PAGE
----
No. 8 is Spokane, Washington, where a quarter of people put in formal volunteer hours, according to census data, but where 5.8 percent of people report doing “informal” volunteering, like just helping out the people in their neighborhoods.
#9: Greenville, South Carolina
What makes our No. 9 city, Greenville, South Carolina, stand out, is that 11.2 percent of workers there carpool — more than the national average of carpoolers. Add in the fact that 86.2 percent of itemized tax returns from Greenville included donations to charity, and you’ve got one neighborly city.
#10: Rochester, New York
Rounding out the top 10 most neighborly cities is Rochester, New York, where 83.3 percent of people who filed itemized tax returns reported making donations to charity. What makes Rochester even more neighborly, though, is that nearly a third of the people who live there — 32.5 percent, to be exact — report spending time volunteering.
#11: Ogden, Utah
Ogden, Utah, in our No. 11 spot, stands out for how charitable its residents are. An incredible 87 percent of itemized tax returns from Ogden residents included donations to charity, but that’s not even all — the average Ogden resident donated 6.9 percent of their income (the second highest percentage in the nation). That makes the average total charitable donations from someone living in Ogden $9,219.
#12: Jacksonville, Florida
Our No. 12 city, Jacksonville, Florida, has plenty of charitable residents — 82.9 percent of itemized tax returns included gifts to charity. But where Jacksonville really stands out is the number of people helping each other get to work — 11.5 percent of all workers there carpool. That’s well above the 9 percent national average.
#13: Seattle, Washington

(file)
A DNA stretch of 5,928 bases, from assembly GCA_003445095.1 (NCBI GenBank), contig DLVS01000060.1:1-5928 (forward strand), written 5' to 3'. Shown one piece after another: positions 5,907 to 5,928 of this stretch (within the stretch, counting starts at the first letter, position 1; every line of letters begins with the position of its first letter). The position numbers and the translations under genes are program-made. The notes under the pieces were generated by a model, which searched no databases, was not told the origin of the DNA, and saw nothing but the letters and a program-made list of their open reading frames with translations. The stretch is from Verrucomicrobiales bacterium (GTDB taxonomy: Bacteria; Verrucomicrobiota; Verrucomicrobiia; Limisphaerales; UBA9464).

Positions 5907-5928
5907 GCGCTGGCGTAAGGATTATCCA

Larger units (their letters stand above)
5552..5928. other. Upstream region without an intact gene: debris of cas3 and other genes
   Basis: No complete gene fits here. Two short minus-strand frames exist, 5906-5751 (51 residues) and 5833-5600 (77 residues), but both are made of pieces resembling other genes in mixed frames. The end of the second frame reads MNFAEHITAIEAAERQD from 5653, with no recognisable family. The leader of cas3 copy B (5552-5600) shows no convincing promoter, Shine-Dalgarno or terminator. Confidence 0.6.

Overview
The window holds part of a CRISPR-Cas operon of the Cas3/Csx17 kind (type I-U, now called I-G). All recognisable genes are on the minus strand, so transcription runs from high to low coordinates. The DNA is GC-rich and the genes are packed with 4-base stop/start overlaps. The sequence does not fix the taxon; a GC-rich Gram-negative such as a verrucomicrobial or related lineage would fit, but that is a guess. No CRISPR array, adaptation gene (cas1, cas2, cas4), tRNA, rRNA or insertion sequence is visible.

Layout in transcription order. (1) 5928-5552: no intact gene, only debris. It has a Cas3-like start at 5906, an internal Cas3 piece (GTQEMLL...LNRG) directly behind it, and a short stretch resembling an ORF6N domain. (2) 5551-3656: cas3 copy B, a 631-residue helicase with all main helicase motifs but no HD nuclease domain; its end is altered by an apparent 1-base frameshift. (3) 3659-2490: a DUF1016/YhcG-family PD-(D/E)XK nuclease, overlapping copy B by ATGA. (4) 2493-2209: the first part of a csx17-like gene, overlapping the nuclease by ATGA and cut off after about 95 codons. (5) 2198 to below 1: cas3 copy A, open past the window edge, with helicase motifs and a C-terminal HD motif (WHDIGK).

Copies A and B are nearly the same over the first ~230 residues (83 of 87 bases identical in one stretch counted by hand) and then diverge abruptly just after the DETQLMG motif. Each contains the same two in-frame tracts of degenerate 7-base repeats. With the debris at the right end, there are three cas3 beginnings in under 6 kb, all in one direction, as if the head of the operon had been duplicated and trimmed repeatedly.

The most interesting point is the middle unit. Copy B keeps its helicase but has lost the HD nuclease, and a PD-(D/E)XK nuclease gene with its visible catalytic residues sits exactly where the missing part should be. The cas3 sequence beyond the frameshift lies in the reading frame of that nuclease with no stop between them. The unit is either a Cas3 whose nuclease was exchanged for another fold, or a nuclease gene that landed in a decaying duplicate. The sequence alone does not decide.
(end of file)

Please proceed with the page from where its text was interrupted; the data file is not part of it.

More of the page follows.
Seattle, Washington is above average in neighborliness according to almost every one of our metrics. 80.3 percent of itemized tax returns included charitable donations, 31.3 percent of Seattle residents spend time volunteering, and 10 percent of Seattle workers carpool with friends or coworkers.
#14: Colorado Springs, Colorado
The people of Colorado certainly have a reputation for being friendly. For those in Colorado Springs, it’s a combination of their above average gifts to charity — 80.9 percent of itemized tax returns include charitable donations — and their willingness to help each other get to work — 9.7 percent of all workers in the city carpool.
#15: Sacramento, California
Like Colorado Springs just above it in the ranking, No. 15, Sacramento, California, made our most neighborly list because of charity — 84 percent of all itemized tax returns from Sac included gifts — and carpooling — 9.2 percent of the city’s workers give each other lifts to work.
#16: Bridgeport, Connecticut
Bridgeport, Connecticut, our No. 16 city, hits right at the national average for volunteerism and carpooling to work. So what sets this neighborly city apart? That would be the charity of its residents. 85.7 percent of itemized tax returns filed by Bridgeport residents include charitable gifts.